The assignment is to use some of your knowledge and understanding of polymer design and synthesis to create a concept paper that describes an approach to generating a polymer for a specific application. In general, this concept paper should allow a great deal of flexibility in how you shape and define your chosen topic. It is expected that you will do some preliminary investigation of what has been done and is already in the literature. You are encouraged to either improve or modify a specific type of system, or create a new one based on your understanding of the problem. Please avoid just reporting on an already existent system; introduce some new chemistries or capabilities into your materials system. Those of you who want to do something related to your thesis project, please let me know and we can discuss how to best accomplish this - the danger here is I will not know how much of the design idea to credit to you versus your thesis supervisor or lab collaborators.
You should be sure to address the challenges presented in your chosen problem and how your materials design will get around some of those problems. Once you have selected or designed a given polymer system, determine:
- Whether the polymer(s) needed is main chain or side chain functional polymer.
- Whether it is stable to the conditions to which it might be exposed.
- The sorts of polymerization techniques available to synthesize the polymer. If relevant, discuss whether there are any processing issues, cost issues, etc.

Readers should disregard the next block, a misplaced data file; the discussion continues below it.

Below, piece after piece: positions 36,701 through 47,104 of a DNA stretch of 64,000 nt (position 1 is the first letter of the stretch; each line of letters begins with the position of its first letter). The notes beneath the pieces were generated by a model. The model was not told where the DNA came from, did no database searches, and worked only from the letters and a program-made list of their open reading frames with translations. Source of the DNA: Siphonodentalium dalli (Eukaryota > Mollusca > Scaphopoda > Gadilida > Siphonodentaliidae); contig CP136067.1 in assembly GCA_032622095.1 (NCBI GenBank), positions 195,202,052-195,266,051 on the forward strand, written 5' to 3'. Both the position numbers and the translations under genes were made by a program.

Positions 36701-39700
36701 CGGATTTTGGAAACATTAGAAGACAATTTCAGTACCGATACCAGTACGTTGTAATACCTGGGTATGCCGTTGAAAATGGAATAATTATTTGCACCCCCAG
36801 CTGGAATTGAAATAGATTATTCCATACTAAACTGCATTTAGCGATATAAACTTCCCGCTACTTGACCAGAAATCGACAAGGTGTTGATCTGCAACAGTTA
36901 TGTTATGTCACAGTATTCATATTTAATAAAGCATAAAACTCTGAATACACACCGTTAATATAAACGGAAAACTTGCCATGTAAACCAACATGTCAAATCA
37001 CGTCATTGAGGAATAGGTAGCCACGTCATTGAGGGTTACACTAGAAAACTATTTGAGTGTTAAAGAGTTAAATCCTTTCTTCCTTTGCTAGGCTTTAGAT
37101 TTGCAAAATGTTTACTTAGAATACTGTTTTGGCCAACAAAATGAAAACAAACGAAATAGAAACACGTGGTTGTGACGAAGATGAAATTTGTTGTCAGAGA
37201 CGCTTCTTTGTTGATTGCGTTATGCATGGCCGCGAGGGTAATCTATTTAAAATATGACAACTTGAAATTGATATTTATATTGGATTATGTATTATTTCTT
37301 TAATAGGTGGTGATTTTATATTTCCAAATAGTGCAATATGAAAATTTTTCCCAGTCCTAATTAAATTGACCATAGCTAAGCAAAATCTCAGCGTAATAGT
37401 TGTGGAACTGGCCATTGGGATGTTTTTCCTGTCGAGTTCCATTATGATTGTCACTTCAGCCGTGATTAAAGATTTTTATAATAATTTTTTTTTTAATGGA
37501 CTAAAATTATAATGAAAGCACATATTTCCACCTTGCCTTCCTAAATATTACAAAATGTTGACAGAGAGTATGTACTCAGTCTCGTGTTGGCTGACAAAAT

- The relevance (if any) of molecular weight, molecular weight distribution, or both, in your polymer.
- Whether the system you have chosen is a thermoset/gel or thermoplastic, and what means would be used to process it.
All papers should focus on the different synthetic approaches possible to make the polymer, and address issues involved and options available. Explain why the route you chose was picked and why it is required or preferred.
Your paper should be roughly 5 to 10 pages, single-spaced, not counting references. Be brief in your literature review, but be certain to include all your references.
Concept Paper Topics
New High Performance Degradable Polymers for Environmental Applications
This area is a continued challenge, as it requires some mechanical integrity in a polymer which is designed to ultimately undergo degradation at the right conditions. Biggest applications are in packaging films and cheap throw-away products. In the packaging area, a big challenge is to maintain the barrier properties in a system (e. g. keeping gases in or out of a soda bottle) while making it degradable.
Polymers for Chemical or Biological Sensing
Design or modify a polymer which can be used as part of the active component in a sensing system for chemicals (ranging from hazardous materials, environmental materials, heavy ions, or chemical warfare agents) or detecting biological hazards. You may want to consider polymers or copolymers that combine one or more functions, e. g. detection and remediation, or which have extremely high sensitivities. Is your system functional within the main chain or through attached side groups? Address processing issues, solubility, stability, etc.
Polymers for Tissue Engineering
Design a polymer system for directed cell attachment and growth in 2D or 3D scaffolds. Does your polymer allow for the biocompatibility needed? Does it have the mechanical properties, porosity, permeation, or other properties needed? How can you treat the surface of the polymer or introduce an additional polymer that promotes adhesion of the cells? Does the design of your polymer require side or main chain functionality? Would you choose a biodegradable backbone or side group? Address different approaches, and you reason for choosing your system.
Selective/Responsive Gas or Liquid Phase Membranes